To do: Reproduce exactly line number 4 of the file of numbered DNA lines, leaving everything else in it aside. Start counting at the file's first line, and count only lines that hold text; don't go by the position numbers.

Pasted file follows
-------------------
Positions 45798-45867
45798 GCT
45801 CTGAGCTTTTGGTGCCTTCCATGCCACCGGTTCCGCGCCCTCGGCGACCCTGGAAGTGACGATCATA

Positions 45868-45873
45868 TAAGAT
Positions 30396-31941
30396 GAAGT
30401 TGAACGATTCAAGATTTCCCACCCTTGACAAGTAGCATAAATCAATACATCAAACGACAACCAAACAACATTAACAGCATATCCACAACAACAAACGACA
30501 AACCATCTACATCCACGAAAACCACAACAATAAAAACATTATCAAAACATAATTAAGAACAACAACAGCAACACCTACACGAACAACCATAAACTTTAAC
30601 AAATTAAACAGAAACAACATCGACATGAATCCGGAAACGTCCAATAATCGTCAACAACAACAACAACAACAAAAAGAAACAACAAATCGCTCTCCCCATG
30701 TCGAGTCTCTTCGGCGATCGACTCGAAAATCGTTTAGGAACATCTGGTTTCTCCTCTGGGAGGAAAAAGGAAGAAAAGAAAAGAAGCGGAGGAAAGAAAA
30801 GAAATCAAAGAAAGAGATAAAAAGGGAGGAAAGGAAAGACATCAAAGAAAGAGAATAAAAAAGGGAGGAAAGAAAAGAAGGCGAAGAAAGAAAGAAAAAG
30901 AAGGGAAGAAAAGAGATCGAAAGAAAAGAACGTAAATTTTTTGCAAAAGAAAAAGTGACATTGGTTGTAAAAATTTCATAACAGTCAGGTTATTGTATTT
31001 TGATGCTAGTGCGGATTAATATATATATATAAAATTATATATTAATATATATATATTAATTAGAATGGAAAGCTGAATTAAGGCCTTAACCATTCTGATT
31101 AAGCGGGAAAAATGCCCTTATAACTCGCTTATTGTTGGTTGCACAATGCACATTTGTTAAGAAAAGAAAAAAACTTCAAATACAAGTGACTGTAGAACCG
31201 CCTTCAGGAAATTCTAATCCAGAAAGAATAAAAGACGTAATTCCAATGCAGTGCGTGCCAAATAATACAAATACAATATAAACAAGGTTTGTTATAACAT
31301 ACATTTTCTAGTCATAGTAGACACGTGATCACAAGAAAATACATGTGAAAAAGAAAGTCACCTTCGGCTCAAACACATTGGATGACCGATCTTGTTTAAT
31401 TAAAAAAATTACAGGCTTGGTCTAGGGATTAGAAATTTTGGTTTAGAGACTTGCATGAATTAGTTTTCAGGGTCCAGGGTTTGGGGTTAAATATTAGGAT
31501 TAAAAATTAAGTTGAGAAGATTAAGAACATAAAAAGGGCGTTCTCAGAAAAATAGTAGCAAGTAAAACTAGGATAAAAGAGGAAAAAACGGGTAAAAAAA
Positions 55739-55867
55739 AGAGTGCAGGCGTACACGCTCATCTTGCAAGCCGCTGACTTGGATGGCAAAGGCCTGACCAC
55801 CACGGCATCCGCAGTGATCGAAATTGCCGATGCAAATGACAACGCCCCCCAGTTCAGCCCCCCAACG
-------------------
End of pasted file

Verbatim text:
Positions 45868-45873